When I Attended USC, I was on Food Stamps

The latest admissions scandal is no surprise to disadvantaged students.

In casual conversation with colleagues, I may mention that I’m originally from South Alabama and that I received my undergraduate degree from the University of Southern California. After this admissions scandal, I don’t want anyone to ask how I was able to attend USC ever again.

For most of my career, I was made to feel that somehow my admission to USC was a fluke. It was my first choice school and I ended up attending both the film school and the art school there. When I received my admissions letter in February 2003, I cried for joy along with my mother the rest of the day. All I had to read was “You Got In!” written on the cover of my admissions packet.

Looks like USC was her top choice, too.

I previously discussed how I’m constantly asked how I attended USC and how mentally exhausting that question is, especially as a minority. The person who asks typically is a white person and given the difficult time I had as a student, I abhor the implication I got there by “affirmative action” or something. I was the type of student upper-echelon universities want: a student with an A-average from an underrepresented state who was a student leader with a breadth of extracurricular activities and extensive volunteer work both at a hospital and at a “inner-city” elementary school. And I brought college credit with me. I just happened to be black as well. Me being black was a very small part of my admission story.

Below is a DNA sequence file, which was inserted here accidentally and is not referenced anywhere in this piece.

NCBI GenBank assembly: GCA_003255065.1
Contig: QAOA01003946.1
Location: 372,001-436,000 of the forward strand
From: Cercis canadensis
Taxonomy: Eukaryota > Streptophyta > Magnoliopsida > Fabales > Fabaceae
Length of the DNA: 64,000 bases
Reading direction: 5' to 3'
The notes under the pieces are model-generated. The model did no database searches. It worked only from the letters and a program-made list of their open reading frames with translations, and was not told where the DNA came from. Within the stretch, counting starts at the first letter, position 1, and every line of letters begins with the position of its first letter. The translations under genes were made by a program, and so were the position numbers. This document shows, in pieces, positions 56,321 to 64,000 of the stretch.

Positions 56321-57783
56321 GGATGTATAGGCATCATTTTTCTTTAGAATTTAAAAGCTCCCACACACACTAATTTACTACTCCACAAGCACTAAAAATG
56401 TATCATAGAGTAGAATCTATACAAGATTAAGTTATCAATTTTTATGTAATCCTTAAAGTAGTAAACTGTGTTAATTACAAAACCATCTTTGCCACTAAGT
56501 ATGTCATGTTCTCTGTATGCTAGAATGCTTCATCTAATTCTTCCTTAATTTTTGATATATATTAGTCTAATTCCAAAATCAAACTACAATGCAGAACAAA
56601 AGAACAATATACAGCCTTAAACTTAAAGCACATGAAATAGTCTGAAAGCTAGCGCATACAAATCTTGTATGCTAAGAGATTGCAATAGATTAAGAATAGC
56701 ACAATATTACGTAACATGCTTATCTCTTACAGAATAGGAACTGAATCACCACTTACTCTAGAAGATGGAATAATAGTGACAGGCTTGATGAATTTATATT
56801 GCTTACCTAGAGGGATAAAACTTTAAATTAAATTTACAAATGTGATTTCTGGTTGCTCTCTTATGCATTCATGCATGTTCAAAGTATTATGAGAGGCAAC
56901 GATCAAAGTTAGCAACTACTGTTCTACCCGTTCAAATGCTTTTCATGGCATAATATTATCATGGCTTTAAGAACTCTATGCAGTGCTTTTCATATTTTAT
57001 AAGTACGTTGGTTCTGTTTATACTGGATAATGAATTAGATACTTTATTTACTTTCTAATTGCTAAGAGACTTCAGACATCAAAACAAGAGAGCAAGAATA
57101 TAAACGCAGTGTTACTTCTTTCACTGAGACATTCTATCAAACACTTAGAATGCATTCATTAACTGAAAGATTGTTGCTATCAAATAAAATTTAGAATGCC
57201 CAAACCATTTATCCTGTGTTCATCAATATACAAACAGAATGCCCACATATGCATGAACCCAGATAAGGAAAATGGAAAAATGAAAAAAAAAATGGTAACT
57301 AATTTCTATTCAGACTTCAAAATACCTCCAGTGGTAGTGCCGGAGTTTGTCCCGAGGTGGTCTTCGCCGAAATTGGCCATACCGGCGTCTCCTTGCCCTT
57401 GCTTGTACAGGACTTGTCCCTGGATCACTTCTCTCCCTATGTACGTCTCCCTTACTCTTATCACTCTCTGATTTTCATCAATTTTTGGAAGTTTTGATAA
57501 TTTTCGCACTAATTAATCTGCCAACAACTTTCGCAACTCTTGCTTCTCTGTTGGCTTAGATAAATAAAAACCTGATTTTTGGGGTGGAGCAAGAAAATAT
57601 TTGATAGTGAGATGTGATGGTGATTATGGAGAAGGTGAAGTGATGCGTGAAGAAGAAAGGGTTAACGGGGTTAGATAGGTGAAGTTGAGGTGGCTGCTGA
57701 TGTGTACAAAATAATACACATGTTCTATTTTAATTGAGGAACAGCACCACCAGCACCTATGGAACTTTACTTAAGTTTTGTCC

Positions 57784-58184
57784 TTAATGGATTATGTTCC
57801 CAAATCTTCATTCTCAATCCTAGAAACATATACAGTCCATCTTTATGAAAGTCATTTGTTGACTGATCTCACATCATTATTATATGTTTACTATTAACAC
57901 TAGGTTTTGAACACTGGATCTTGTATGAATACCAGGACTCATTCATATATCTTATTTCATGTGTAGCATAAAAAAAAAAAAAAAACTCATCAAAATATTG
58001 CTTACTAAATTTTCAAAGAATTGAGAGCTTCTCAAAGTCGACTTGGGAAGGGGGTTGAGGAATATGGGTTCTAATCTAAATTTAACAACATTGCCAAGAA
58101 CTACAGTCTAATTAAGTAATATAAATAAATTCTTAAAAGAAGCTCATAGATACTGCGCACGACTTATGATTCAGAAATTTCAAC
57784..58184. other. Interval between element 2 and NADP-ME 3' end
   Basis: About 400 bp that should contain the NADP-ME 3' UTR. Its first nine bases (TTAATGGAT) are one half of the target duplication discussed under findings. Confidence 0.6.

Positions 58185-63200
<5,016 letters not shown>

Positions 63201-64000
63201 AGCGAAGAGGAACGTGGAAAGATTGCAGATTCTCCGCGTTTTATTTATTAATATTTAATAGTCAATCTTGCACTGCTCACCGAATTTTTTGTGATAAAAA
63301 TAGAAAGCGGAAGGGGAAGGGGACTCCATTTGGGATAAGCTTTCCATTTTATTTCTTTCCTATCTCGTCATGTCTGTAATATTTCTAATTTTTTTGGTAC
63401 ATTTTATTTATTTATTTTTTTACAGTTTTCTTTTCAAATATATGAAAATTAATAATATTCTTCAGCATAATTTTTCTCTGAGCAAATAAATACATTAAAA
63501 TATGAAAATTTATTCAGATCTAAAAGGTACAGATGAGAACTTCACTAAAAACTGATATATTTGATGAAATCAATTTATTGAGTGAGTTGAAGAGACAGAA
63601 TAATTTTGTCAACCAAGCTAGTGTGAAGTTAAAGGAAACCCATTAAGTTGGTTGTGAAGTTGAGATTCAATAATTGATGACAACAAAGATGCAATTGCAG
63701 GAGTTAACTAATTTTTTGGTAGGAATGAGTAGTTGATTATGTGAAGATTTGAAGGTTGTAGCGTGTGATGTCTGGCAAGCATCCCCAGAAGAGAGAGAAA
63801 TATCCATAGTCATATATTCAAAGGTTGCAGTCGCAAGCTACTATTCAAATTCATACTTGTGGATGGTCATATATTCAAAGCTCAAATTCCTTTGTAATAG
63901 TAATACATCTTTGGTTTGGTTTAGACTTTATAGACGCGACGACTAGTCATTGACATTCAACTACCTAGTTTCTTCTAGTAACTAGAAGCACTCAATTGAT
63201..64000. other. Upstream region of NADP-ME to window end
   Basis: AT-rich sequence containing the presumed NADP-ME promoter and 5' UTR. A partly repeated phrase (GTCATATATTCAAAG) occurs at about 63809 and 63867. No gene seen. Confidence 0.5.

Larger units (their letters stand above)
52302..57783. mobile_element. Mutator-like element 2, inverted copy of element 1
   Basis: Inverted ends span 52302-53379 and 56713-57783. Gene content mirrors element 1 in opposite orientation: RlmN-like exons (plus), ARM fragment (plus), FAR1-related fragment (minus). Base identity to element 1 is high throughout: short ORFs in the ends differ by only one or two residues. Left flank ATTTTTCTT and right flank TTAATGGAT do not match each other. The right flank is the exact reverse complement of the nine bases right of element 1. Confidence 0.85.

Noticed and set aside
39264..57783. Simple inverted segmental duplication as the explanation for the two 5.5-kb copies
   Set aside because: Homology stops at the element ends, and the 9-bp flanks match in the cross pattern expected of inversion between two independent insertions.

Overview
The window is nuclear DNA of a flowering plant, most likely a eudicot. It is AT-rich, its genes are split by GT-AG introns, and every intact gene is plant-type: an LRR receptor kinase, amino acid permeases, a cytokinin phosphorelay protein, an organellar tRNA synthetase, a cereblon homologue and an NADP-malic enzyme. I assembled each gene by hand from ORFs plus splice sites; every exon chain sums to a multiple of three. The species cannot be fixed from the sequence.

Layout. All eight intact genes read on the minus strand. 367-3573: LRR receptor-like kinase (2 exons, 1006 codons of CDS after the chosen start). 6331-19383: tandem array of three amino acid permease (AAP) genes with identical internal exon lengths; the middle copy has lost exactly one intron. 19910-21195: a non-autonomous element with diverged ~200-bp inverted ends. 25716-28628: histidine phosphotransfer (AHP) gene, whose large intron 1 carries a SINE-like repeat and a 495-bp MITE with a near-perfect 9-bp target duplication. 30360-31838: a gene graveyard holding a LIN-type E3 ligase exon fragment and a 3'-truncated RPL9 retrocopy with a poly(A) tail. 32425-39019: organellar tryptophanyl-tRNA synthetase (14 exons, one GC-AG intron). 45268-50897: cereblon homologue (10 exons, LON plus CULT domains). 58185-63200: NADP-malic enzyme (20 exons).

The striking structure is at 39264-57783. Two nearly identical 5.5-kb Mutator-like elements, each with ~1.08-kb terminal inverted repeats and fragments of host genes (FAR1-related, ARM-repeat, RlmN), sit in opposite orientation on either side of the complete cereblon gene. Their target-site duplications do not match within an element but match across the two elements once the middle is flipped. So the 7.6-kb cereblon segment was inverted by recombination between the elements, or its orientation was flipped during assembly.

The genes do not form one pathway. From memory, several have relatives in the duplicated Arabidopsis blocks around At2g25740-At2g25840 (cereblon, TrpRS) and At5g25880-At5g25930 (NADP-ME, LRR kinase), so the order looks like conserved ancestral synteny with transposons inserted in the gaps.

When I was admitted to USC, the university successfully made the transition from the “University of Second Choice” to tier-1, Hidden Ivy status. And the film school is the top program in the country. The admission rate is about 18% and USC receives a record number of applications every year. Apparently, that came with a price. Because even with USC’s effort to steal quality students from Stanford and the Ivies, legacy admissions were king.

Rich people buying their way into college is nothing new. We all know that was the case for both President George W. Bush and President Donald Trump. And there were some immensely wealthy kids at USC when I attended. In fact, Walmart heiress Paige Laurie was caught paying her roommate to do all her school work for her. The heiress attended USC while I was there. Her lower-income minority roommate was paid $20,000.

For someone out there who doesn’t understand why a poorer or lower-income student would attend a private school over a public one, it’s because our education system in the US is broken. To a poor student, it is often cheaper to attend the private school with a large endowment, especially a tier-1 school like Yale or Stanford. Elite private schools can afford to meet 100% need for a lower-income student. Despite the fact I attended two private universities, my brother and I have the same amount of student loan debt. He attended the University of Alabama, our state school.